one set and use our add method to add those elements to the current set. One advantage of using the add method in this way is that the add method already
checks capacity and expands the array if necessary. Because we have already determined that our add method is O(1), we need only concern ourselves with the
loop using the iterator. This loop will execute n times, once for each element in
the given set. Thus our addAll operation is O(n).
The following method implements the addAll operation for the ArraySet<T>
class:
/**
* Adds the contents of the parameter to this set.
*
* @param set the collection to be added to this set
*/
public void addAll (SetADT<T> set)
{
Iterator<T> scan = set.iterator();
while (scan.hasNext())
add (scan.next());
}
The removeRandom Operation
The removeRandom operation must choose an element from the collection at random, remove that element from the collection, and return it to the calling method.
This operation relies on the static Random object called rand that is defined at the
class level.
The only special case for this operation is when an attempt is made to remove
an element from an empty set. If the set collection is empty, this method throws
an EmptyCollectionException. This processing is consistent with our philosophy of using exceptions.
The removeRandom method of the ArraySet<T> class is written as follows:
/**
* Removes a random element from the set and returns it. Throws
* an EmptyCollectionException if the set is empty.
*
15.3
Implementing a Set: With Arrays
* @return
a random element from the set
* @throws EmptyCollectionException if an empty set exception occurs
*/
public T removeRandom() throws EmptyCollectionException
{
if (isEmpty())
throw new EmptyCollectionException("Stack");
int choice = rand.nextInt(count);
T result = contents[choice];
contents[choice] = contents[count-1];
contents[count-1] = null;
count--;
// fill the gap
return result;
}
The nextInt method of the Random class is used to determine a pseudorandom value in the range from 0 to count-1. This range represents the indices of all
elements currently stored in the array. Once the random element is chosen, it is
stored in the local variable called result, which is returned to the calling method
when this method is complete.
Recall that this implementation of the set collection keeps all elements in
the set stored contiguously at one end of the contents array. Because this method
removes one of the elements, we must “fill the gap” in some way. We could use
a loop to shift all of the elements down one, but that is unnecessary. Because
there is no ordering implied by the array, we can simply take the last element
in the list (at index count-1) and put it in the cell of the removed element,
which requires no looping. Thus our removeRandom method is O(1). Were we
to alter the algorithm to shift elements down instead, our method would be
O(n).
The remove Operation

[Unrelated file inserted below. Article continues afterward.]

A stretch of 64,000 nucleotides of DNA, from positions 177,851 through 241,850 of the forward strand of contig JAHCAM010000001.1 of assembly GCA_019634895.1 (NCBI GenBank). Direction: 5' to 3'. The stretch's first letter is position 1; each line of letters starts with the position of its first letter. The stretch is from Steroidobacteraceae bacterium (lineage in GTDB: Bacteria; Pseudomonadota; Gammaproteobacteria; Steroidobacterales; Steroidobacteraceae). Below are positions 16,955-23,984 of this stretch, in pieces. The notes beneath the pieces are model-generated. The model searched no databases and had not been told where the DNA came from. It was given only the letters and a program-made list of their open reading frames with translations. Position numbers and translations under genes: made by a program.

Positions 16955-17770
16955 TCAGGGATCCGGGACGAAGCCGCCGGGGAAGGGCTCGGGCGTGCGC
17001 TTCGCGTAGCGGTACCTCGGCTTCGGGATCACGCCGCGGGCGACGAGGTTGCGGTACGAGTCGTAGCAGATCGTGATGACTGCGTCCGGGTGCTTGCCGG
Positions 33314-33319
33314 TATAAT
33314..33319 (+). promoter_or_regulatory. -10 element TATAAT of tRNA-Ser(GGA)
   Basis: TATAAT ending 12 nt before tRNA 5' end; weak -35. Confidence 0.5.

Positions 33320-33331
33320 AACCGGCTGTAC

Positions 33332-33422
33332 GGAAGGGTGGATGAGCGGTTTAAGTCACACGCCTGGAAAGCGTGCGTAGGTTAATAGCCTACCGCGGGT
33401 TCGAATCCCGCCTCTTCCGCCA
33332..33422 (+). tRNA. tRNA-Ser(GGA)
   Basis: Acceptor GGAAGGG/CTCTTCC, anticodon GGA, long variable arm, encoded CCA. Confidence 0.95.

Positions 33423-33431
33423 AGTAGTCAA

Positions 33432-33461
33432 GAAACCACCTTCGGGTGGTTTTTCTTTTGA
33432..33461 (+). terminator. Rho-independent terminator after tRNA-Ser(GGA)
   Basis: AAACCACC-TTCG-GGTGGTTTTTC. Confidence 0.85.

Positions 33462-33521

The remove operation removes the specified element from the set and returns it.
This method will throw an EmptyCollectionException if the set is empty and a
NoSuchElementException if the target element is not in the set.
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/**
* Removes the specified element from the set and returns it.
* Throws an EmptyCollectionException if the set is empty and a
* NoSuchElementException if the target is not in the set.
*
* @param target
the element being sought in the set
* @return
the element specified by the target
* @throws EmptyCollectionException
if an empty set exception occurs
* @throws NoSuchElementException if a no such element exception occurs
*/
public T remove (T target) throws EmptyCollectionException,
NoSuchElementException
{
int search = NOT_FOUND;
if (isEmpty())
throw new EmptyCollectionException("Stack");
for (int index=0; index < count && search == NOT_FOUND; index++)
if (contents[index].equals(target))
search = index;
if (search == NOT_FOUND)
throw new NoSuchElementException();
T result = contents[search];
contents[search] = contents[count-1];
contents[count-1] = null;
count--;
return result;
}
With our array implementation, the remove operation is simply a matter of
searching the array for the target element, removing it, and replacing it with the
element stored at count-1, or the last element stored in the array. Because the
elements of a set are not stored in any particular order, there is no need to shift
more than the one element. We then decrement the count. Because of the need to
do a linear search of the array, this method is O(n).
The union Operation
The union operation returns a new set that is the union of this set and the parameter; i.e., a new set that contains all of the elements from both sets. Again, we can use
15.3
Implementing a Set: With Arrays
our existing operations. We use our constructor to create a new set and then step
through our array and use the add method to add each element of our current set to
the new set. Next, we create an iterator for the set passed as a parameter, step